We close our show out with the best soundbites from around the world today.
We close our show out with the best soundbites from around the world today.

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[0:03:10] ... this is the wrong crowd to be talking to that won the Super Bowl never. I like they never want a piece of verbal so and from my mistake you know what in the Arizona media ...
[0:08:05] ... guy's not happy about the man. Former Red Sox or cubs pitcher John Lackey. Lackey on the planet to Wheaton to back the Arab Arabs. No room. All right. Now elementary. School in its boys and ...
[0:10:58] ... cosa. Are you ashamed of X who you coach a lot of local schools. Why didn't matter because she's just someone bent on us because why would you call irate about the fact that if you ...

No city does Irishness like Boston. (Jamie Squire/Getty Images)

No city does Irishness like Boston. (Jamie Squire/Getty Images)

The following is a column I wrote several years ago for an early paper edition of Barstool Sports, printed in its entirety:

It’s almost St. Patrick’s Day again in the city of Boston. For the hundreds of thousands of out-of-towners living here, it’s the one day of the year they spend hanging out amongst the city’s Irish, acting like the city’s Irish, but mostly trying to figure out what in holy hell we’re all about. Well, I’m here to help.
The one thing that’s got to be the most surprising when you’re not from around here is just how Irish Boston is. No matter what godforsaken part of the country you’re from, you’ve seen “Good Will Hunting” and “The Departed,” you know about the Kennedys and seen the green hats in the stands at Red Sox games, so you knew there was, let’s call it, that “element” here. But there’s no way you could’ve realized the extent of the town’s Irishness.

And it’s not limited to the city. I live on the South Shore. One of the towns near me, Scituate, is part of an area affectionately known as “The Irish Riviera.” Last fall when I was headed to a Notre Dame game in South Bend, a Scituate guy I know told me when I got there to look in the Indianapolis phone book. He said there are exactly four Sullivans in Indy, the nation’s 12th-largest city. Scituate has 40. My point is, as long as you’re living here, you won’t be able to swing a dead cat without hitting an Irishman, so you might as well try to understand us.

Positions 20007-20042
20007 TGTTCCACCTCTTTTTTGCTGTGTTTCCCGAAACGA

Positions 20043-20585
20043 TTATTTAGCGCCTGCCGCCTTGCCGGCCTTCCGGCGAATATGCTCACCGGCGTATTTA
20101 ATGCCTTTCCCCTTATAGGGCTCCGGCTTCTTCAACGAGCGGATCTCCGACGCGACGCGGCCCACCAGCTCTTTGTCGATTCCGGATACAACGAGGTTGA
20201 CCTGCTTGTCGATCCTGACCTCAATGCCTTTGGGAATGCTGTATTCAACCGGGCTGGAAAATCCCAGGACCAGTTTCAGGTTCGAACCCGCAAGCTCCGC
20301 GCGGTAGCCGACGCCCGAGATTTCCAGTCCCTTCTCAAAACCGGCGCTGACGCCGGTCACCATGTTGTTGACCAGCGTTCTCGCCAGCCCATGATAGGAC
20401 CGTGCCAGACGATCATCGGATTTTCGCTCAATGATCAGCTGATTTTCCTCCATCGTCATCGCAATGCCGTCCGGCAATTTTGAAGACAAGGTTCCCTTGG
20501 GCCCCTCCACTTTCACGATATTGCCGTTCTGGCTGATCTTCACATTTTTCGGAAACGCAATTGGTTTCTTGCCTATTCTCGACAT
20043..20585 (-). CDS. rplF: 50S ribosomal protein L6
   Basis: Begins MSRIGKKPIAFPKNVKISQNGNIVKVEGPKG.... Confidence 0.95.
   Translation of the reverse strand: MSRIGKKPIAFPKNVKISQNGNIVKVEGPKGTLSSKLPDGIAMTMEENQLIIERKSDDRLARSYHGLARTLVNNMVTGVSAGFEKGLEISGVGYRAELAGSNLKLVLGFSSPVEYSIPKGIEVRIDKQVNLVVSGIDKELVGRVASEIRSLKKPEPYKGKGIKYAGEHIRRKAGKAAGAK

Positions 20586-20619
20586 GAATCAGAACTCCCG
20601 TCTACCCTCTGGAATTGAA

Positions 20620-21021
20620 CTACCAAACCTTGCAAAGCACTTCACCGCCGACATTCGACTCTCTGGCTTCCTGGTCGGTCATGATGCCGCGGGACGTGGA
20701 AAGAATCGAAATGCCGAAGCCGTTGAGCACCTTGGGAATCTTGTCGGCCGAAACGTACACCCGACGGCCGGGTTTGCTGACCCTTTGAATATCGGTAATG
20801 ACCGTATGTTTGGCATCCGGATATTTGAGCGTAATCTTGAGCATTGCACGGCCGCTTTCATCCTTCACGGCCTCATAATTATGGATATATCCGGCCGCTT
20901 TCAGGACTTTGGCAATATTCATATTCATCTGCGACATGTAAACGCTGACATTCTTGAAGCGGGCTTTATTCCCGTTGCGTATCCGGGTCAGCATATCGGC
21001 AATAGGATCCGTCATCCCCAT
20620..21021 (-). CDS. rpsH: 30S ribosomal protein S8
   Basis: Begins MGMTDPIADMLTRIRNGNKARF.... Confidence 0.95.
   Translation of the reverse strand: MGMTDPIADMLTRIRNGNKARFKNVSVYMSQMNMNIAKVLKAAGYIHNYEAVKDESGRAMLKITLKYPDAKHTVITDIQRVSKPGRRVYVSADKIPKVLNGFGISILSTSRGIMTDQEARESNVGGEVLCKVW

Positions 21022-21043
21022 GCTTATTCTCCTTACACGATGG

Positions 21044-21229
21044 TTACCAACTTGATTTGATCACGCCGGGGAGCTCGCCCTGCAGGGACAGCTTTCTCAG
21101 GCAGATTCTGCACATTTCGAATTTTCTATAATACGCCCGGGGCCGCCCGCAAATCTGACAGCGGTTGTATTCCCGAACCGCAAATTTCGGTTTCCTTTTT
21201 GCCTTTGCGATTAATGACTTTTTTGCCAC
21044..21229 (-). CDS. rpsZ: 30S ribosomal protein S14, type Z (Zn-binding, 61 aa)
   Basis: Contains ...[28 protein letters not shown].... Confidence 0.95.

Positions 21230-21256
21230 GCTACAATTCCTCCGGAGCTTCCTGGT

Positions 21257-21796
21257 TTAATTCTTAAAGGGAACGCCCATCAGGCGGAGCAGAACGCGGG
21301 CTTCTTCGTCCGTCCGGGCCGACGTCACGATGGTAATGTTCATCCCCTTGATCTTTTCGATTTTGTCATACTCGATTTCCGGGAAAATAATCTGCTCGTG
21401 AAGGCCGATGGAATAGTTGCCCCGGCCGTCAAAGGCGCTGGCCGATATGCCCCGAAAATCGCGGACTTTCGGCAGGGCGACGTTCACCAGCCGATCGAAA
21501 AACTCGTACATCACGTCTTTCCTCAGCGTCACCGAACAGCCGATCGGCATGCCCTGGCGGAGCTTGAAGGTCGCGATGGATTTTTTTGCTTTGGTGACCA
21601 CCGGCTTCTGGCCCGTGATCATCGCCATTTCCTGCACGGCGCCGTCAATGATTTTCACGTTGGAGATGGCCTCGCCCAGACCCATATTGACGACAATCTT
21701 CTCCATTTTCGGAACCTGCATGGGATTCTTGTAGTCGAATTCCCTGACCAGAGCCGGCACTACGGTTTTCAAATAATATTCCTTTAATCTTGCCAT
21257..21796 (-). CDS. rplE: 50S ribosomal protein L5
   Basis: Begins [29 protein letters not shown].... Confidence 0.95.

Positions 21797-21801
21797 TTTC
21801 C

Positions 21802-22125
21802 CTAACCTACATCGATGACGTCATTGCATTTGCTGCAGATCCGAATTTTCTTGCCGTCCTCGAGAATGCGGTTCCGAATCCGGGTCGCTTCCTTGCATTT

You’ve seen the movies. You know that we’re supposed to be a bunch of colorful, working-class rogues who love to hang out in bars knocking back pints with our obnoxious buddies. And I could bitch about the stereotyping, but I won’t. Everyone I know loved “Good Will Hunting” because we all grew up with people exactly like the guys in the movie. Even with respect to Matt Damon’s math skills. Not that I know a ton of guys who can work the Fibonacci sequence, but I know plenty who can keep the pot straight in a 4 a.m. poker game with three guys drawing light. Bleepfaced. Let’s see an MIT guy try that.

It’s horribly politically incorrect to say it, but almost every stereotype has some basis in truth. I don’t want to be responsible for a string of hate crimes. I don’t want anyone getting beaten up because someone read in Barstool that all Belgians drive slow or all Australians are good basketball players or all Tibetans are cheap or anything like that. But generally speaking, most of the Irishmen I know are very much like you think they are.